The foundation of a Naval Aviator’s development begins in the Primary phase of training. Primary training is conducted in the T-34C at VT-27 or VT-28 at Training Air Wing FOUR, VT-2 or VT-6 at Training Air Wing FIVE, or in the new T-6B at VT-3 also at Training Air Wing FIVE.
The T-6B, with its digital avionics provides fighter-type maneuverability with a modern glass cockpit including a head-up display, up-front control panel, multi-function displays, hands-on throttle and stick ,and a global positioning system with wide-area augmentation system and required navigation performance. The T-6B cockpit and avionics suite is designed to better facilitate the transition to increasingly sophisticated follow-on training and fleet aircraft ,as well as keep pace with emerging air traffic control regulations.
The T-6B trainer is an integral part of the JPATS, a Joint venture with the Air Force, which encompasses aircraft, simulators, courseware, syllabus, and training aides. JPATS utilizes TIMS to manage and deliver course content. The entire curriculum and daily activities of students and instructors are scheduled and tracked to ensure accurate and efficient training from the first day of training to winging.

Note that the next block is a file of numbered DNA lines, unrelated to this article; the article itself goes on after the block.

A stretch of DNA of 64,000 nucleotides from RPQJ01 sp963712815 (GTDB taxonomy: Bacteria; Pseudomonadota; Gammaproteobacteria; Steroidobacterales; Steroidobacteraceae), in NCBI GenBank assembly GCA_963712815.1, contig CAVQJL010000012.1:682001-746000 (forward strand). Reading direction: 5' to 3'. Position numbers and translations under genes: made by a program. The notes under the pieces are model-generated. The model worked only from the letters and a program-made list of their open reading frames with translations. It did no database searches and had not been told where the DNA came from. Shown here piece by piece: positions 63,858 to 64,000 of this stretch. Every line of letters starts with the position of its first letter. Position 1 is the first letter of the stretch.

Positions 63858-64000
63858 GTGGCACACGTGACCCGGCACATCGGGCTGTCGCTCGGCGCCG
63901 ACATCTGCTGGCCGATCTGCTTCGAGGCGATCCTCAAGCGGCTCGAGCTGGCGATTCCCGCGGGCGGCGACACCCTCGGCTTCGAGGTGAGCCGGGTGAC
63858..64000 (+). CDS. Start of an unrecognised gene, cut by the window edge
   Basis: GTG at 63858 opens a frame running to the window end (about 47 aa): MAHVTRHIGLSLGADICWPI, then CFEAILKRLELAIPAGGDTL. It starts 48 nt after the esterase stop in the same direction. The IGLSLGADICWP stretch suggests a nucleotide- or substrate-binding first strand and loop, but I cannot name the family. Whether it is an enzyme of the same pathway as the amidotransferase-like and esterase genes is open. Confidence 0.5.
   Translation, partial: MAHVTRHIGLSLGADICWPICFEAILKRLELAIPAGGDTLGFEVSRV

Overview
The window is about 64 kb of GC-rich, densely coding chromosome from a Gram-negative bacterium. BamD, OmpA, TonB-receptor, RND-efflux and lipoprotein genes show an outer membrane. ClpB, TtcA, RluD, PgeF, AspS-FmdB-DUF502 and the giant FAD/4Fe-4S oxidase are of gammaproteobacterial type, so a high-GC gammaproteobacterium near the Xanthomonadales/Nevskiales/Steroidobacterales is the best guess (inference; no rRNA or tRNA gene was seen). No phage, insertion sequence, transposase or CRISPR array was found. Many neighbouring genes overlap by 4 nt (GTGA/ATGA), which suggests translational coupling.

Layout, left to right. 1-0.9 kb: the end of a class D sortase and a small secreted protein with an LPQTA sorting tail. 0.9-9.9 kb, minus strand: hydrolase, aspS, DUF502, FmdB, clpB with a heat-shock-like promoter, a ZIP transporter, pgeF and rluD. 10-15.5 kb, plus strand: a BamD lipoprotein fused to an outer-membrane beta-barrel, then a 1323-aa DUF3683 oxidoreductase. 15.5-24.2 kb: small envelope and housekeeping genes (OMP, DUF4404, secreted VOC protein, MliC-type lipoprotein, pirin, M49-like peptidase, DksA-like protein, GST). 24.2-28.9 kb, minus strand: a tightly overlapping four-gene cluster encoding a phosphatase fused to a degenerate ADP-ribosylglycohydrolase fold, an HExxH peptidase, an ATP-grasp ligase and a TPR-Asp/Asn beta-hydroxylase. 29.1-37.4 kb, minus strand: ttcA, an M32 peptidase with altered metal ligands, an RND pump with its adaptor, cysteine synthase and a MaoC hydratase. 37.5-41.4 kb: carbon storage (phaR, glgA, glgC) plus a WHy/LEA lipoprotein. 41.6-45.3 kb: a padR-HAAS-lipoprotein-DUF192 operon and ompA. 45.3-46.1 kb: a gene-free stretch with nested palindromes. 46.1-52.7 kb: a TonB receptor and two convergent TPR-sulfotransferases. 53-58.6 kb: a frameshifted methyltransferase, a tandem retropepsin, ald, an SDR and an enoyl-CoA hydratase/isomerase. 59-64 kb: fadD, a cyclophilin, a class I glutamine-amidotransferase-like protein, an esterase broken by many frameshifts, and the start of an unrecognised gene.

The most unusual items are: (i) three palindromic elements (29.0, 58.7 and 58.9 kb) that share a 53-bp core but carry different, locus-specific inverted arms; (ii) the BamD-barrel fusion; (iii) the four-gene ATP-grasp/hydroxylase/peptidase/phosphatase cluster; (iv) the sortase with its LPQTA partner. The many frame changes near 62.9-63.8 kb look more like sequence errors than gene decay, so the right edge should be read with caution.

Simulated instrument training in the T-34C is conducted in non-visual instrument devices. T-6B training has been significantly enhanced with a suite of high-fidelity visual simulators.
Strike (Tailhook) Training
Intermediate and Advanced Strike training is conducted in the T-45A and C Goshawk at VT-7 or VT-9 at Training Air Wing ONE or VT-21 or VT-22 at Training Air Wing TWO. This syllabus is the foundation upon which all tailhook aviators build their carrier experience. Student Naval Aviators are selected to continue training in either the advanced Strike or advanced E-2/C-2 pipelines at the conclusion of an intermediate Strike syllabus.
The Strike pipeline fills fleet seats for the FA-18A+ through F Hornet or Super Hornet, EA-6B Prowler, EF-18G Growler, and AV-8B Harrier in the Navy and Marine Corps. Future F-35 Lightning II pilots will also come from the Strike pipeline.